Thelston L Connor v Ishlayn Smith v Scotiabank Anguilla Ltd

JurisdictionAnguilla
CourtHigh Court
JudgeGEORGE-CREQUE, J.
Judgment Date07 December 2009
Judgment citation (vLex)[2009] ECSC J1207-1
Date07 December 2009
Docket NumberCLAIM NO. AXAHCV 2006/0043
[2009] ECSC J1207-1

THE EASTERN CARIBBEAN SUPREME COURT

IN THE HIGH COURT OF JUSTICE

(CIVIL)

CLAIM NO. AXAHCV 2006/0043

Between:
Thelston L Connor
Claimant
and
Ishlayn Smith
Defendant/Ancillary Claimant
and
Scotiabank Anguilla Ltd.
Ancillary Defendant
APPEARANCES:

Mr. Collin Meade for the Claimant

Mr. Gerhard Wallbank and Miss Tameka Davis for the Defendant/Ancillary Claimant

Mrs.Tara Ruan and Miss Ruth Wigley for the Ancillary Defendant

Property Law — whether parties are joint proprietors or proprietors in common — whether land held on resulting trust — whether land transfer was procured by actual undue influence and ought to be set aside — whether land transfer contained falsities or was improperly executed and ought to be set aside — whether business was jointly owned — whether party entitled to an accounting of expenditure and income

Tort Law — whether instrument of charged was obtained by fraud — whether fraud to be specifically pleaded — whether Bank had duty to explain credit facility — whether Bank had duty to advise as to prudence of credit facility — whether Bank had duty to ensure that defendant received independent legal advice — whether defendant stood as surety for the debts of the claimant

The claimant ("Mr. Connor") and the defendant ("Ms. Smith") were engaged to be married and lived together at a house in Island Harbour, a short distance from the home of Ms. Smith's parents. The land in dispute ("the Land") adjoins Ms. Smith's father's land in Island Harbour and was owned by her cousin. The asking price was $10,000–$12,000 but Ms. Smith, because of her family connection, was able to negotiate a price of $8,000. Mr. Connor and Ms. Smith were unsuccessful in obtaining a loan to purchase the Land. Mr. Connor provided the purchase price of $8,000 through the use of his Scotia bank credit card. Upon payment, the Land was transferred to Ms. Smith, as owner.

The parties commenced development of the land. Ms. Smith, her father, uncle and others did work on the Land. Mr. Connor paid for certain works and improvements or provided payment in kind. In February 2005, Mr. Connor obtained a loan of $13,500 to pay off the credit card debt incurred in advancing money for the purchase of the Land. The Land attached as security "when purchased" by Mr. Connor. Work began towards the establishment of a business on the Land, Koko's, which opened for business in August 2005. Mr. Connor and Ms. Smith operated as a team in developing, outfitting and running the business.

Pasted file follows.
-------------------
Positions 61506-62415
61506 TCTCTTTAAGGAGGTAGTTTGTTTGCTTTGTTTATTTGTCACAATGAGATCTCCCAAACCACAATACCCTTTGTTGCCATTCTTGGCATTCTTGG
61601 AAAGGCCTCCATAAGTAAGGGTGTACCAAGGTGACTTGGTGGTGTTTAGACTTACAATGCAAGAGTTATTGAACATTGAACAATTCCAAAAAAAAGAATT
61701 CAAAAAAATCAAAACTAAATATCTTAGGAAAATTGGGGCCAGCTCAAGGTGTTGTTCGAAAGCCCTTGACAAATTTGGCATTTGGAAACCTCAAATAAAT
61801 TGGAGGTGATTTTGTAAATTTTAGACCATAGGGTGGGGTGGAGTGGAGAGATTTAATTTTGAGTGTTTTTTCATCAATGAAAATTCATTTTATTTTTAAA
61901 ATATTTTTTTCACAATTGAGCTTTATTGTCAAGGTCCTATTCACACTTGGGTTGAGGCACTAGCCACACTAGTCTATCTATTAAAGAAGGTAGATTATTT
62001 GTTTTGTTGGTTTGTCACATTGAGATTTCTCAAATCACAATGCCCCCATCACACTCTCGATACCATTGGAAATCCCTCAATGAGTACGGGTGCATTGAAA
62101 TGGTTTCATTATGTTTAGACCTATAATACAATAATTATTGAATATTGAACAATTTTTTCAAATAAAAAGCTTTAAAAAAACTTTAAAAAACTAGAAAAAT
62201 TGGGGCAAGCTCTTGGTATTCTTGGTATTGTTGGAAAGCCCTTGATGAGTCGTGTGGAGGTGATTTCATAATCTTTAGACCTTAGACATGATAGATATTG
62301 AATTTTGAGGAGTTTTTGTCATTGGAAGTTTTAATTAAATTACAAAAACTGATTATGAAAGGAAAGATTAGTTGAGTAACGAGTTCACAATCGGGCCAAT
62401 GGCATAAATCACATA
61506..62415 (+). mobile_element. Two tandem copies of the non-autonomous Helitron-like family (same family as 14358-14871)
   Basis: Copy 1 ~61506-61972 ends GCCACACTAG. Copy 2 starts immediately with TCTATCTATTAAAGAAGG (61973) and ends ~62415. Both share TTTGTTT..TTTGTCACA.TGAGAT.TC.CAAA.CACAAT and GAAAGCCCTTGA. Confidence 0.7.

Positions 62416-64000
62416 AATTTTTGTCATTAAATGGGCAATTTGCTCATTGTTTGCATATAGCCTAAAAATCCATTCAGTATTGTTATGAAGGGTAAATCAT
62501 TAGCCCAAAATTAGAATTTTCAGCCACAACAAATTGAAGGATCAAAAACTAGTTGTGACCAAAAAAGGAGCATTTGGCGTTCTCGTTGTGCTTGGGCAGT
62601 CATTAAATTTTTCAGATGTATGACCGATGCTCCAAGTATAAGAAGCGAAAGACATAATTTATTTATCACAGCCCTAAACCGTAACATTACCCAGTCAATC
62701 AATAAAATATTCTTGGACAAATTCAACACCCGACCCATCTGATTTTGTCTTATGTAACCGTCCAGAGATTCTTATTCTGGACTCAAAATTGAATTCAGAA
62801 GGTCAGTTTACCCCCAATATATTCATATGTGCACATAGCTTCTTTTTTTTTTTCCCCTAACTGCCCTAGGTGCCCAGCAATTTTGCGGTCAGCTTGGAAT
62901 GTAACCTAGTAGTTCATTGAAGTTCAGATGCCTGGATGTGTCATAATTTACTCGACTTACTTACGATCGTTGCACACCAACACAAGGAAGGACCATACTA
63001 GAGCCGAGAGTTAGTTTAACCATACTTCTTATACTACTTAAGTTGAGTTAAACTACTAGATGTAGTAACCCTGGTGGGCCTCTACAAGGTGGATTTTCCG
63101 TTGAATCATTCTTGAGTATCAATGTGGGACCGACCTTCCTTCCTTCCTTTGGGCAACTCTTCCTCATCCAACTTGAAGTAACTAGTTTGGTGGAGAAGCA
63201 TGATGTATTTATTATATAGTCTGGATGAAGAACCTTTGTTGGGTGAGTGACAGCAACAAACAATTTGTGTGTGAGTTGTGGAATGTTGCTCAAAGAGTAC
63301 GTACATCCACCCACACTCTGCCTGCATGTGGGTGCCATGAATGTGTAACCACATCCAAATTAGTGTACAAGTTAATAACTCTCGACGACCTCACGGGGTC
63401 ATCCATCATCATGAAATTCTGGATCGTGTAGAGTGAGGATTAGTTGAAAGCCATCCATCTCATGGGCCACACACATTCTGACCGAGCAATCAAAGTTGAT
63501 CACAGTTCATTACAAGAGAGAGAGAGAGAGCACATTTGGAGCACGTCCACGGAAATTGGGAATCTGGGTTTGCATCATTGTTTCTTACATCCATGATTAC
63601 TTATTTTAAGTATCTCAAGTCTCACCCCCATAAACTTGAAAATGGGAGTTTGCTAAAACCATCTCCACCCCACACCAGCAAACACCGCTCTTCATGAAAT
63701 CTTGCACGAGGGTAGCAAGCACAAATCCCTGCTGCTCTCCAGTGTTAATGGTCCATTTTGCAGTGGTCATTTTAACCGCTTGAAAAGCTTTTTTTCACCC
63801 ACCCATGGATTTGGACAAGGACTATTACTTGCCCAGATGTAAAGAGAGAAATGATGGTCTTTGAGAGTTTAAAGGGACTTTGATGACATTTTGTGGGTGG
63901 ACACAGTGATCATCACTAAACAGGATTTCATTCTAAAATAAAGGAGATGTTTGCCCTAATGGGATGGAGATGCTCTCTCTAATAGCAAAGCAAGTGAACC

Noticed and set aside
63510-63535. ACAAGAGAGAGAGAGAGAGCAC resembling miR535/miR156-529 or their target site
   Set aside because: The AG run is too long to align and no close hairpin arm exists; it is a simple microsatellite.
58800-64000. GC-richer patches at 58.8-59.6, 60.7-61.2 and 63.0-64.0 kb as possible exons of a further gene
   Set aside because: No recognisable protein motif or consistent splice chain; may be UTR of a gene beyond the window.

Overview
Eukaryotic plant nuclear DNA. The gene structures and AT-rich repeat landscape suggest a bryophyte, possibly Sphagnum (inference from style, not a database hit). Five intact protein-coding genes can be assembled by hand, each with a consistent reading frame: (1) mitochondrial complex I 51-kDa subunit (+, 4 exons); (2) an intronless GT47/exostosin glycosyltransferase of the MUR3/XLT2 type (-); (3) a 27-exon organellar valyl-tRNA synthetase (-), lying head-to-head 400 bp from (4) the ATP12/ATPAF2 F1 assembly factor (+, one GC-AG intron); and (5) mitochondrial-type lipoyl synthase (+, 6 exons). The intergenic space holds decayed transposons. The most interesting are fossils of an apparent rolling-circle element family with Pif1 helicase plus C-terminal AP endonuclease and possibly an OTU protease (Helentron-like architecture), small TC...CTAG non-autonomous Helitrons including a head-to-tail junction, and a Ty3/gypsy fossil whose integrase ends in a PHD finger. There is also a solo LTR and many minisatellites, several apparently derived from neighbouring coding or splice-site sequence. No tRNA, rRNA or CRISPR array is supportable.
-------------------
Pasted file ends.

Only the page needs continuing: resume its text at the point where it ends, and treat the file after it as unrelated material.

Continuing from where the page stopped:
In May 2005, Mr. Connor approached Scotiabank Anguilla Ltd. ("the Bank") about obtaining financing for Koko's. On 8th June 2005, Ms. Smith executed a transfer of the Land to herself and Mr. Connor, allegedly by coercion or on account of undue influence. For the purpose of obtaining access to the Land, Ms. Smith was granted an easement over her father's land. Neither the document of transfer nor the grant of easement was witnessed or certified as required by law.

In October 2005, Mr. Connor and Ms. Smith obtained a $50,000 credit facility from the Bank which was used to develop and upgrade Koko's. A charge was registered in favour of the Bank in November 2005, although the Bank failed to have Ms. Smith execute the charge.

Mr. Connor and Ms. Smith's relationship ended in April 2006, whereupon she ceased working at Koko's, allegedly on account of threats by Mr. Connor. Mr. Connor continued to operate Koko's but it closed for some time due to a dispute over the Land access granted by Ms. Smith's father. The Bank later gave Ms. Smith the option of removing her name from the credit facility, but she declined.

In July 2009, Mr. Connor commenced legal proceedings claiming to be entitled to an undivided beneficial interest in the Land and sole ownership of Koko's. By way of defence, Ms. Smith claimed to be the owner of both the Land and the business. The Bank was joined as an ancillary defendant by Ms. Smith who claimed that she was unduly influenced or misled into entering into the credit facility which was not properly explained to her and for which she received no independent advice. Ms. Smith also claimed that the charge and caution in favour of the Bank were made fraudulently and ought to be set aside.

Held: allowing the claim in part with no order as to costs and dismissing the ancillary claim with prescribed costs in favour of the Bank:

  • (1) A resulting trust may arise at the time of acquisition of property where it is shown that a party has made a substantial contribution to its acquisition or in its improvement in circumstances where the court may reasonably infer a common intention on the part of the legal owner that by reason of such contribution, the legal owner is to hold the property on a resulting or constructive trust in favour of that party to the extent of that party's contribution.